by Progressive Cow
Ryan Zinke’s at Interior. All in all, it could be worse. Zinke, for those don’t remember, was once a moderate Republican state legislator from liberal Whitefish who once supported many things environmental, as well as basic abortion rights too (his position on abortion in his state legislature days was “government stops at the mailbox.”) Once in Congress, he began behaving more like a Tea Partier, and will do so, in all likelihood, as SOI. But at least we have a Montanan in there. And of course, Jon Tester can breathe easy now.
Much more fun than a Zinke discussion is to ponder the scenario by which he will be replaced: a special election, the first in Montana since 1969. The political parties will privately nominate candidates by convention, to run against each other in a special election which will take place about three months after the day on which Zinke resigns from Congress (unlike for Senate vacancies, there is no appointment by the governor to fill the vacancy). So this means anywhere from April to June, in all likelihood, depending on Zinke’s confirmation.
On the Republican side, Ed Buttrey has announced that he will run. Buttrey will have to overcome the serious obstacle of having carried the Medicaid expansion bill for Governor Bullock, not a good credential at a convention of crazies. Richard Spencer, the neo nazi, has also declared interest. Greg Gianforte must surely be thinking about it. He has unlimited funds, higher name ID than anyone else, and probably feels confident that he can do what Steve Daines did–become a Congressman and then immediately run for Senate two years later. The problem is that the several dozen lunatics who show up to the nominating caucus might not like him. He ran a limp campaign for Governor and is viewed suspiciously by third-generation types. Tim Fox is likewise viewed as too liberal by many GOP rank and file characters, although among the establishment he’d do well at a nominating convention. Jeff Essmann is already kicking the tires on his own behalf, making calls. Corey Stapleton and Matt Rosendale have just found state jobs, and it’d be surprising to see them start running for federal office so soon but if either of them did, it’d more likely be Rosendale. He has money, which will matter. If Denny Rehberg wanted his old job back, he’d be against a field of smalltimers. Rick Hill, who ran for governor in 2012 and was once a Congressman, could make a claim. Even Neil Livingstone is rumored to be making calls, yes, that Neil Livingstone–the one wrote a book on how to pick up a prostitute while overseas. Tea Partiers might be hoping that Matthew Monforton of Bozeman, a blogger, legislator and first-rate crazy, will take a shot and thus give us some amusement.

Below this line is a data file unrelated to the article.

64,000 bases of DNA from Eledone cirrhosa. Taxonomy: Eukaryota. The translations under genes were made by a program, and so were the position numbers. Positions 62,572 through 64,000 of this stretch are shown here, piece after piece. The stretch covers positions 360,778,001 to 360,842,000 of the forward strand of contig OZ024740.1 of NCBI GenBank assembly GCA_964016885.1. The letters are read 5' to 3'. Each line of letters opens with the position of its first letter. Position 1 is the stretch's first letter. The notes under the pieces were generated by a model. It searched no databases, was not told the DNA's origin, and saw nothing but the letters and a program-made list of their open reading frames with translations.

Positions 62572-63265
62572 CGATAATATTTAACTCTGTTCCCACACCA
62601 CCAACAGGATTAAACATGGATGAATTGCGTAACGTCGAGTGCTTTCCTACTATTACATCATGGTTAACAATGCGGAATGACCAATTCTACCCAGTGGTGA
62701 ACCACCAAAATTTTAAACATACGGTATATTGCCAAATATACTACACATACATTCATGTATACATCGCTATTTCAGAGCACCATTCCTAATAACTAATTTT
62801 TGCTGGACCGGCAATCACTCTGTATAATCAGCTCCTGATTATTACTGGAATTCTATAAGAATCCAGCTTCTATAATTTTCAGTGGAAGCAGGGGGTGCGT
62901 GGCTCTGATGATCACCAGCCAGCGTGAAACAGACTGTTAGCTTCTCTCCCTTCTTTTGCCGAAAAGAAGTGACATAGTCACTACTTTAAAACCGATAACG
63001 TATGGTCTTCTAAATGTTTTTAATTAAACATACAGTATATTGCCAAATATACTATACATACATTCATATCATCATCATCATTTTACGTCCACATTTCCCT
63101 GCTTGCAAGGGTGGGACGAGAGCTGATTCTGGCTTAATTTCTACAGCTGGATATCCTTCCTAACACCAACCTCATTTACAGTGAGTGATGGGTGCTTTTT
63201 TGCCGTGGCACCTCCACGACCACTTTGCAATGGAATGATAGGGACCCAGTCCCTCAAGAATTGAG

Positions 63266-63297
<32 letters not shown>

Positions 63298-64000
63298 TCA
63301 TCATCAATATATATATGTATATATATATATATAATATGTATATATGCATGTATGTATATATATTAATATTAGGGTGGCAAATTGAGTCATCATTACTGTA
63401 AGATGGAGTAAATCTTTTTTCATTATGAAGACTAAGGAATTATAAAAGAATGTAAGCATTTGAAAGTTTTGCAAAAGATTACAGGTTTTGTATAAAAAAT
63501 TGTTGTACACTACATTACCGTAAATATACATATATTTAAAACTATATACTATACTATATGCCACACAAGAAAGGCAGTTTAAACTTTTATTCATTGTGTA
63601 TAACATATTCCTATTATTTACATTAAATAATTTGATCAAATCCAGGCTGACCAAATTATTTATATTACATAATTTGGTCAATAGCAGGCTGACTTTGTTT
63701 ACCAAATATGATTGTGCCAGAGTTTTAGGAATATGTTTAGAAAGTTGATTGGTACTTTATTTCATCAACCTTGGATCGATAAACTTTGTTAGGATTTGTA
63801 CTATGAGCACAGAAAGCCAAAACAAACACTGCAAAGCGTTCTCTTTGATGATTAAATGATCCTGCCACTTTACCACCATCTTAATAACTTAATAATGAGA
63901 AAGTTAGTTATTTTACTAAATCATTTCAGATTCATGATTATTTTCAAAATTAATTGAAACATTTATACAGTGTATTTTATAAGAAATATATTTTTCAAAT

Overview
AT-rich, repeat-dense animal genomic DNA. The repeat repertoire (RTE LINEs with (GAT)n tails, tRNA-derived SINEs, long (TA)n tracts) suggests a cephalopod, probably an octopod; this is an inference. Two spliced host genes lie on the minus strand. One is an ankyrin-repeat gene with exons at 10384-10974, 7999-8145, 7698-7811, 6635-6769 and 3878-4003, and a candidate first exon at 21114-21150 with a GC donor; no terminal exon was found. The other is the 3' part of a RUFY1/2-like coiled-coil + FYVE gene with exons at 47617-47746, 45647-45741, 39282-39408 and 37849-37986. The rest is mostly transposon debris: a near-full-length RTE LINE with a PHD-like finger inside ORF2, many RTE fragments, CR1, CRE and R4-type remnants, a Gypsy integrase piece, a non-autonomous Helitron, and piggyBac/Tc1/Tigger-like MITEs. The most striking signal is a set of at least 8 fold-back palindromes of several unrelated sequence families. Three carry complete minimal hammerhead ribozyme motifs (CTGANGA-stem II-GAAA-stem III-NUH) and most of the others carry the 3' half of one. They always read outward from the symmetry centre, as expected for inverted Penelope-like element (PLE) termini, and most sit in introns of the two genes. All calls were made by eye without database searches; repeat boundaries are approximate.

On the Democratic side, look for the usual suspects–Denise Juneau, Monica Lindeen, Jesse Laslovich, Dirk Adams, and perhaps even Amanda Curtis to throw their hats in the ring. Juneau could be perceived to be an heiress, but Curtis has one this tournament once before, at the special nominating convention in 2014 to replace Jon Walsh for the Senate. Laslovich is nearing the end of his job for State Auditor and risks nothing. Dirk Adams, who ran for Senate in 2014, might have an equal or better claim than any of the these candidates since all of the above have been trounced recently in statewide contests, but Adams lacks political savvy and frequently misfires. Though he does have money. Strangely, John Bohlinger, if he could be persuaded, might actually be the strongest name if the party would consider him, because he would go big in Billings among independent voters, and put a wrench into what might otherwise be a dull and predictable loss for Dems. Zeno Baucus, Max’s son and a prosecutor, is a name that’s been kicked around. Name ID is always a good thing.
The big unknown, of course, is the 800 lb. gorilla, Brian Schweitzer. It’s doubtful he’s much interested since he took a pass on an easy Senate run in 2014. Schweitzer is now making money as a mining executive and it’s not often that politicians cash their chips out and leave the casino, and then return later and cash them back in to play some more. The exceptions are the cases in which there’s little work to do, and this qualifies. Schweitzer could literally show up at the convention, clear the field, take the nomination, clear out any A-listers from running on the GOP side, and then run a two-and-a-half month campaign against whatever hapless yokel the GOP puts forth. That’d enable Democrats to take the seat for the first time in twenty four years.